Free agency officially started last Friday, but unlike last winter, the Yanks are approaching this offseason at a snail’s pace. “I’ll talk to our guys first,” said GM Brian Cashman. “And after I have my conversation with our guys, I’ll be full blown into the marketplace.” He said that today at the World Series DVD premier, which means he still hasn’t talked business with any of the team’s free agents, most notably Johnny Damon, Hideki Matsui, and Andy Pettitte.
However, before the team can even begin to have serious discussions with those guys, Cashman will need to sit down with ownership to hammer out the budget. Or at least I assume that needs to happen first. It would make sense if it did. Anyway, that meeting with the Steinbrenners apparently won’t happen until next week, which is after the December 1st deadline to offer free agents arbitration.
Maybe I’m reading too much into this, but that indicates to me that the team isn’t planning on offering any of their free agents arbitration. After all, if you’re going to offer a player arbitration – especially well-compensated players like Damon, Pettitte, and Xavier Nady – you have to be prepared for the guy to accept. How can you risk offering these players arbitration before you know what the exact 2010 budget will be?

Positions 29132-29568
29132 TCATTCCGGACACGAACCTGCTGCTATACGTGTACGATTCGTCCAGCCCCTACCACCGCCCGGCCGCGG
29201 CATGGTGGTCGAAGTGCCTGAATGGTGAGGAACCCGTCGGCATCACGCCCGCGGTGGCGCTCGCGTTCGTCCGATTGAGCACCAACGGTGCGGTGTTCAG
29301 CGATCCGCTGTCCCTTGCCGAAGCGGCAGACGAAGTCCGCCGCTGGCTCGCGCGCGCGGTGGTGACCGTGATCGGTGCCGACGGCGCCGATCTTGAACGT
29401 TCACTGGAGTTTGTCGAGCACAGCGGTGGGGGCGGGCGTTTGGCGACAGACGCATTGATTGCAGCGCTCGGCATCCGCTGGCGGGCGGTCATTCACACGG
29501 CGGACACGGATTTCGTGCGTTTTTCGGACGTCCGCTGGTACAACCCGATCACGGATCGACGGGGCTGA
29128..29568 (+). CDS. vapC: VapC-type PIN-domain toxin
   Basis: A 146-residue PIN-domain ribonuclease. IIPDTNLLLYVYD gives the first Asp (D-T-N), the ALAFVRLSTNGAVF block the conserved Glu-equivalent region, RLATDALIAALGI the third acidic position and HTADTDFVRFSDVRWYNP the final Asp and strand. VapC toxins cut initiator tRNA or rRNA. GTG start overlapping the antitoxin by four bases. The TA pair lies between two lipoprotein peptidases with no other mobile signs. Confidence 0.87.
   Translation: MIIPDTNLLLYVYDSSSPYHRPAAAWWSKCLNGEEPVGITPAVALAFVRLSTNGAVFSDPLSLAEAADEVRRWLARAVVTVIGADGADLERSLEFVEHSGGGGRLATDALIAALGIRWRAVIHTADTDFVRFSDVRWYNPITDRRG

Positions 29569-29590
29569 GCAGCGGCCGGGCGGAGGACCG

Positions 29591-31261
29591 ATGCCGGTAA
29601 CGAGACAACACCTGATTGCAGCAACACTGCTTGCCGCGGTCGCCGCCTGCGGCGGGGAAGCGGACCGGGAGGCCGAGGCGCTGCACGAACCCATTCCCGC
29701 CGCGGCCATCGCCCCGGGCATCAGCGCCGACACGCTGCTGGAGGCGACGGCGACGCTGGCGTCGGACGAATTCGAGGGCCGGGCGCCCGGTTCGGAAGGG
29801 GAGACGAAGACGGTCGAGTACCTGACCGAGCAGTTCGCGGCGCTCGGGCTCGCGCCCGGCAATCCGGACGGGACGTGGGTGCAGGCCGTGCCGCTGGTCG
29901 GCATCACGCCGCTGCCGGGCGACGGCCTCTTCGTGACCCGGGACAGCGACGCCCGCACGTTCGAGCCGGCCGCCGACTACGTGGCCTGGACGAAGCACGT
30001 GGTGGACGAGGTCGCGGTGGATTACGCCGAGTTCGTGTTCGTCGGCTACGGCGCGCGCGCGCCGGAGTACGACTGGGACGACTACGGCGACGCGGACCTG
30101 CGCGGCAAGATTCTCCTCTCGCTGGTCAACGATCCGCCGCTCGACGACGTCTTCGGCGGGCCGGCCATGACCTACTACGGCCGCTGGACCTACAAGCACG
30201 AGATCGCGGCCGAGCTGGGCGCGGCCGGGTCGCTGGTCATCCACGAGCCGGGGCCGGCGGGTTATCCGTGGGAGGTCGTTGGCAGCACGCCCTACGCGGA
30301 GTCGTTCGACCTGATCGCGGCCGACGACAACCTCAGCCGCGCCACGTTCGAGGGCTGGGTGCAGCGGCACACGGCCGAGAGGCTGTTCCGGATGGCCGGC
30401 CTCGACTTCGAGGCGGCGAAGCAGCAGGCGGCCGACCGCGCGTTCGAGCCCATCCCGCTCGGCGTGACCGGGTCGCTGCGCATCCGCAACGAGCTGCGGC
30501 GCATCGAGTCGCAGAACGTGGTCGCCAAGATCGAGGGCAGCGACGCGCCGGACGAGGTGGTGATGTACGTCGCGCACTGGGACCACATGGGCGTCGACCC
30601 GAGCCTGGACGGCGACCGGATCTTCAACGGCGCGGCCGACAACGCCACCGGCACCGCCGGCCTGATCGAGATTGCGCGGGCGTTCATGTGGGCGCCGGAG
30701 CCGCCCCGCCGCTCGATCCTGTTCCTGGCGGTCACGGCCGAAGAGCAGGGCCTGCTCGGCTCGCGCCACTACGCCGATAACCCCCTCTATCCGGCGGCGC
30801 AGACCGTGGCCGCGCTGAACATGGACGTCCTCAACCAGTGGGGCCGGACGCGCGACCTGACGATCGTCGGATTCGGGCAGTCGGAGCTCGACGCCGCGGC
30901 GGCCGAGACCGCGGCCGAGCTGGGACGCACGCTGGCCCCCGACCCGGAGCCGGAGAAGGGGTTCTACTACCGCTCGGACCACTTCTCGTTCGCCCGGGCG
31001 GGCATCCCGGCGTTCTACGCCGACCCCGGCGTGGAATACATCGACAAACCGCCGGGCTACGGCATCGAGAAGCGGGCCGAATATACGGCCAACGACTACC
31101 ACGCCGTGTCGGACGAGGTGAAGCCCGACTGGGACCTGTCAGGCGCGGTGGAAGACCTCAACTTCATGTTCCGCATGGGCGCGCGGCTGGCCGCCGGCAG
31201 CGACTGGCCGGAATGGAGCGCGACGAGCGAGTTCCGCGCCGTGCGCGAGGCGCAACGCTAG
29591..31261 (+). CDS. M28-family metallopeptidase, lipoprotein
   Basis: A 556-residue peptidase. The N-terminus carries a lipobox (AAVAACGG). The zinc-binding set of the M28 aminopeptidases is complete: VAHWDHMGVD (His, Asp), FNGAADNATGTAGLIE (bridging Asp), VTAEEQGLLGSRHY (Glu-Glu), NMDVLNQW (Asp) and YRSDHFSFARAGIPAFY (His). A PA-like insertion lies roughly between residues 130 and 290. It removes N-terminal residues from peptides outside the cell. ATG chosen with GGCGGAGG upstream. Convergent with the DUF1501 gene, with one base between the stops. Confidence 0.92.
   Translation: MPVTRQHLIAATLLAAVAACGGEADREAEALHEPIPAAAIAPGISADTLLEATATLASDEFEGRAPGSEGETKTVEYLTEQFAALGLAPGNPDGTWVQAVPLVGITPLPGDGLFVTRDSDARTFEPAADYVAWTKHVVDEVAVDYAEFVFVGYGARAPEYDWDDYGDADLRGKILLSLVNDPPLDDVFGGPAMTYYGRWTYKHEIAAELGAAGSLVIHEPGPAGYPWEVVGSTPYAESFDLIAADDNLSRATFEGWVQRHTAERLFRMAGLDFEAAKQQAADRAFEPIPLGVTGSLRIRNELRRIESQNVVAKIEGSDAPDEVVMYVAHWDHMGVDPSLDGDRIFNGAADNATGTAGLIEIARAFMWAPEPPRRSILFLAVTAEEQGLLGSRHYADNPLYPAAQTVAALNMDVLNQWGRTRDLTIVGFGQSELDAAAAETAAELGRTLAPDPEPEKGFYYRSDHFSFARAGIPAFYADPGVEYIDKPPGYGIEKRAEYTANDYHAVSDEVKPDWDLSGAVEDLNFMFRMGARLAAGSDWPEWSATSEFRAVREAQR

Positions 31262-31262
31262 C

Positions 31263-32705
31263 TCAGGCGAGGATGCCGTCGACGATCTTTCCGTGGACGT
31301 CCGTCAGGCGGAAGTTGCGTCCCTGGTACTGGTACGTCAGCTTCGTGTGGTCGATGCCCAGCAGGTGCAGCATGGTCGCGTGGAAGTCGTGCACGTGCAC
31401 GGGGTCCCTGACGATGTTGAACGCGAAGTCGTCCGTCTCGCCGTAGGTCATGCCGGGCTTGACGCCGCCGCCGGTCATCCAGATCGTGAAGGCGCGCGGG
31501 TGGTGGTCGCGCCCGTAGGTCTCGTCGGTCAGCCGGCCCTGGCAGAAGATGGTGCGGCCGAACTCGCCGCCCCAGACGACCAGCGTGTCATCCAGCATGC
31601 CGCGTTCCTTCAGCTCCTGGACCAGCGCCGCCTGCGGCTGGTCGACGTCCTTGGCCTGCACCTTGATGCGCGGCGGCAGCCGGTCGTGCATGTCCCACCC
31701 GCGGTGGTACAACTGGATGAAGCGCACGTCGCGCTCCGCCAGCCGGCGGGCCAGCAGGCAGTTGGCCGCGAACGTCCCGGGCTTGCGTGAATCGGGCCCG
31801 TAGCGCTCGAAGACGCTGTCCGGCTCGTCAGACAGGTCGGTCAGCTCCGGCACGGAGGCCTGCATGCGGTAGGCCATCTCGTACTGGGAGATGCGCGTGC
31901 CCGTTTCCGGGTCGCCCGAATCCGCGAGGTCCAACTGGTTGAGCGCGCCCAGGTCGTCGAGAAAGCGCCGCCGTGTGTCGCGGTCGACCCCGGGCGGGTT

Given his unspoken stance of “Yankees or retirement,” there doesn’t seem to be much of a point in offering Pettitte arbitration. He’s only a Type-B, and if he accepts, he’s looking at a $12-14M guaranteed deal. Declining to offer him arbitration affords the team some flexibility to negotiate a lower base salary. Xavier Nady is a no-brainer offer on the other hand, because he’d earn just $7-8M should he accept, and there are worse things in the world than Nady on a one year deal. That assumes his elbow is sound, of course.
The most interesting case is Damon, the team’s only Type-A free agent. After pulling down $13M next year, he’d likely earn $14-15M in 2010 should he accept arbitration. We found out yesterday that Scott Boras is going to use Bobby Abreu’s two year, $19M contract as a blueprint for Damon’s next deal, so he’s already made it known that he’s willing to take less money. The two draft picks would be nice (assuming another team would actually give up a draft pick for Damon), but maintaining roster flexibility and sticking to an offseason plan would be even nicer. Of course, offering Damon arbitration could very well be part of that plan.
Like I said, I might be reading a little too far into this, but I don’t think my logic is insane. If you offer all three guys arbitration before knowing your budget (or before ownership is on board with your offseason strategy, for that matter), and they accept, suddenly the Yanks could find themselves in quite the predicament. The Yanks surprised everyone by not offering any of their free agents arbitration last year, but I wouldn’t be shocked at all if they did the same this year.